One potential approach to alleviating this problem is to add calcium to the high-aluminum steel melt immediately prior to casting. However, the present studies showed that the addition of calcium to the high-aluminum melt immediately before casting was not sufficient to avoid the presence of the aluminum-oxygen-based inclusions in the final product.

Instead, it has been found that the inclusion problem may be significantly reduced by first preparing the melt with a relatively low aluminum content, and then adding calcium prior to the addition of the remaining aluminum to bring the aluminum content to that desired in the final product, typically from about 0.5 to about 1.3 weight percent. Calcium is optionally but preferably added simultaneously with the aluminum addition as well. The elevated calcium content in the melt reduces the free oxygen available to form aluminum-oxygen based clusters. The calcium reacts with the free oxygen in the melt to form products wherein the oxygen is no longer free, such as calcium oxide and/or calcium aluminate. Further calcium may optionally be added after the aluminum is added to react with oxygen that may be introduced into the melt during the processing of the melt prior to casting. There is a reduced concentration of aluminum-oxygen-based clusters in the final product. Deoxidizers that are functionally equivalent to calcium may be used as well.

The result of this practice change is an improved low-cycle-fatigue life in the final articles produced from the steel. Other features and advantages of the present invention will be apparent from the following more detailed description of the preferred embodiment, taken in conjunction with the accompanying drawings, which illustrate, by way of example, the principles of the invention. The scope of the invention is not, however, limited to this preferred embodiment.

BRIEF DESCRIPTION OF THE DRAWINGS

FIG. 1 is a perspective view of a shaft made from the steel of the invention;

FIG. 2 is a block flow diagram of an approach for practicing the invention;

FIG. 3 is an idealized microstructure of the steel prepared according to the approach of FIG. 2;

FIG. 4 is an idealized microstructure of the steel of the same composition as that shown in FIG. 3, but without the addition of calcium prior to the addition of aluminum; and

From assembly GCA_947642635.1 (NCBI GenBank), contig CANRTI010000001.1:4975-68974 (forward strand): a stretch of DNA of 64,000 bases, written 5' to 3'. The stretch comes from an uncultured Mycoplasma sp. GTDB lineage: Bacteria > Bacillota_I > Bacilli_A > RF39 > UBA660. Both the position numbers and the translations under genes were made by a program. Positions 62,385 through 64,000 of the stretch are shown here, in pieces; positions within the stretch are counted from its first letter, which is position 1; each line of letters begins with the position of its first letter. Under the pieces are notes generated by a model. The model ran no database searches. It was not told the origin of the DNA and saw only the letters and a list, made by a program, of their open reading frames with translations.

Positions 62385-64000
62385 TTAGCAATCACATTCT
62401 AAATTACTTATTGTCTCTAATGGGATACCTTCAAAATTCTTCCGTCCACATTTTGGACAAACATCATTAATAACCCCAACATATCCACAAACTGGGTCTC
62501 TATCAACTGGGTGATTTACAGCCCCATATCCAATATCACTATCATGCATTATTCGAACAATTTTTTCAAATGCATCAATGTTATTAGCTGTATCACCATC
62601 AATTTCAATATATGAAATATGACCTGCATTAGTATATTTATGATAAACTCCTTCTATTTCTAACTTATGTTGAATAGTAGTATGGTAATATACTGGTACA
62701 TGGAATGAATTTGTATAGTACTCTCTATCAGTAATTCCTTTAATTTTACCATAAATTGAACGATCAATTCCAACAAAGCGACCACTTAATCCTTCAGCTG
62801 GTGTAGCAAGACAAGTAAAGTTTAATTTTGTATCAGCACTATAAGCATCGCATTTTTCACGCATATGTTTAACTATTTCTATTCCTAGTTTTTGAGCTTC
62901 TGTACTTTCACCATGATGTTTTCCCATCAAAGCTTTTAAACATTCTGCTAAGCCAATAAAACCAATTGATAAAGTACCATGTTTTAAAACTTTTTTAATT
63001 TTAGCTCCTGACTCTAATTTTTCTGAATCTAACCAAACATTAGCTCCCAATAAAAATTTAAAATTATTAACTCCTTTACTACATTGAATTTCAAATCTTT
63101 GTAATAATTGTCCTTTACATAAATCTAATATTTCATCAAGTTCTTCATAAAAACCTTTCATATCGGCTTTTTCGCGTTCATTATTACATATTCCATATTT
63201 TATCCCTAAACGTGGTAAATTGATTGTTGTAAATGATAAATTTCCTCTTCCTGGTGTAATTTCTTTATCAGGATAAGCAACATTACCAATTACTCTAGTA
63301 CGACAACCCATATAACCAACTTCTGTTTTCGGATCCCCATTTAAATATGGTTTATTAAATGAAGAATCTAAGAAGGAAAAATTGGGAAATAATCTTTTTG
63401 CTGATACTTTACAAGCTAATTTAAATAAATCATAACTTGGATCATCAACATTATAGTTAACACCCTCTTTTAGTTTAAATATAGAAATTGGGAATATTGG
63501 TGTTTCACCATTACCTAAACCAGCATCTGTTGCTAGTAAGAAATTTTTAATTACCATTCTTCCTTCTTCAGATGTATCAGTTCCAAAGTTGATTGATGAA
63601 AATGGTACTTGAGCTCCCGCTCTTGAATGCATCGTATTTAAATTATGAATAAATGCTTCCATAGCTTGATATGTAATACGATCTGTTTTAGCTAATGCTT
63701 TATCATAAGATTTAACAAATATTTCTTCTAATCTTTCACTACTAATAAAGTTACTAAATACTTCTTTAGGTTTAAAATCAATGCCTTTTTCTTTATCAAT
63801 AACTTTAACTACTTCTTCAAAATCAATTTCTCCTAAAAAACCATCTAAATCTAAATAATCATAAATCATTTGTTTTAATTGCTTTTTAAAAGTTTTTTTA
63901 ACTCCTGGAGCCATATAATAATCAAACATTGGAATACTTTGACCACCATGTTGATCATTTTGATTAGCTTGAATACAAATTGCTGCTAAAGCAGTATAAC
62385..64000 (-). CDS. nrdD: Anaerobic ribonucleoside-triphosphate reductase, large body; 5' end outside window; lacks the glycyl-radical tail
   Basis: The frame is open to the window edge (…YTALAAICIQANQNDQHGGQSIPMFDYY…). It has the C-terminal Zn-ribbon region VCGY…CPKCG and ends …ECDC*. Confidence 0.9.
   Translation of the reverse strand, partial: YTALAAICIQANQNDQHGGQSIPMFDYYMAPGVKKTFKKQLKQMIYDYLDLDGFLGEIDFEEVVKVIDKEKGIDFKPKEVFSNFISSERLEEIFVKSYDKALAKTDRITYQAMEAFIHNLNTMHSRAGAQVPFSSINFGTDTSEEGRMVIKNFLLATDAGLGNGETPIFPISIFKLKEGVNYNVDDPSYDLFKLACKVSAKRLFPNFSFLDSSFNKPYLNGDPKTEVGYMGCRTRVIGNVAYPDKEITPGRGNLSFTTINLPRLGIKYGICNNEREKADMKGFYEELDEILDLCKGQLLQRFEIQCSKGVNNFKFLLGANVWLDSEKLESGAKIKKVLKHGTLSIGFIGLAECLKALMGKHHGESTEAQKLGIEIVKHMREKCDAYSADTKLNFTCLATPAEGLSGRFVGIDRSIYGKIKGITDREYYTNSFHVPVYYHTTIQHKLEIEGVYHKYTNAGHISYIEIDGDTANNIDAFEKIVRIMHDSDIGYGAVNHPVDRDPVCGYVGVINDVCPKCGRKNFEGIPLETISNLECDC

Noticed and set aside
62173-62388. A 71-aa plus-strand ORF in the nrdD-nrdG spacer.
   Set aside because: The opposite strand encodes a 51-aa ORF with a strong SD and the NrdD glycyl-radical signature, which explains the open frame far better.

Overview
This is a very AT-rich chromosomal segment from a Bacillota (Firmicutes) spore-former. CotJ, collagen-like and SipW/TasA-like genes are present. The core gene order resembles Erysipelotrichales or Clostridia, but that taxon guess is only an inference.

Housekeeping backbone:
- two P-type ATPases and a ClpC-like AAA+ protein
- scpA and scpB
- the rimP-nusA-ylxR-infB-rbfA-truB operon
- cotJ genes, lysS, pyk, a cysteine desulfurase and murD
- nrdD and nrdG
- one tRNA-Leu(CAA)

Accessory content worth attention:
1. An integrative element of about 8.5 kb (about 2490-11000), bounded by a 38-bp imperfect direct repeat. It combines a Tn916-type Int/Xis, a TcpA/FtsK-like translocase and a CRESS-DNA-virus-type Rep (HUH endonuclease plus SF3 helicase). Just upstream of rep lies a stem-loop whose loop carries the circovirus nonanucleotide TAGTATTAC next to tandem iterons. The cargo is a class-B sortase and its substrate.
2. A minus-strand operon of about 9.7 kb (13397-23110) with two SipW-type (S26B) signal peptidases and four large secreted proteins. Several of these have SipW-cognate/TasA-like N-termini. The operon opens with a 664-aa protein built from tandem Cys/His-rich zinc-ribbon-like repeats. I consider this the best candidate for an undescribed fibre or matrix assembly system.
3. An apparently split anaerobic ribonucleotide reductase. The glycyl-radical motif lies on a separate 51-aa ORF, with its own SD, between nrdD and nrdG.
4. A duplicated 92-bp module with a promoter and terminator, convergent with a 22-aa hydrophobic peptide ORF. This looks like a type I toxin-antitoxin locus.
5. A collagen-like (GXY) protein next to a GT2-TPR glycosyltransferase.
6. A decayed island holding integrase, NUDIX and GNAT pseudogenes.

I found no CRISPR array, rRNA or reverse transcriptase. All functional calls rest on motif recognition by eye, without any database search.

FIG. 5 is a graph of the alternating pseudostress as a function of cycles to failure in low cycle fatigue, with and without calcium additions.

DETAILED DESCRIPTION OF THE INVENTION

FIG. 1 depicts an example of a steel article 20 that may be made by the approach of the invention. The article 20 is preferably a shaft used in a gas turbine engine. The use of the invention is not limited to this article, however.

FIG. 2 illustrates in block diagram form a preferred approach for practicing the invention. An iron-base alloy is provided, numeral 30. The iron-base alloy has more iron than any other element. The iron-base alloy has aluminum present in a relatively small amount, less than about 0.5 weight percent and preferably less than about 0.1 weight percent. Other elements are typically present. In a preferred form, the iron-base alloy has from about 10 to about 18 weight percent nickel, from about 8 to about 16 weight percent cobalt, from about 1 to about 5 weight percent molybdenum, less than about 0.5 weight percent aluminum, and from about 1 to about 3 weight percent chromium. Carbon is ordinarily present in the initially provided iron-base alloy in an amount of more than about 0.3 weight percent, and the carbon content is reduced during the melting practice as will be described. Titanium is present, if at all, in an amount of less than about 0.1 weight percent. The remainder of the composition is iron, possibly other elements that are intentionally present, and impurities. (All compositions herein are weight percents, unless stated otherwise.)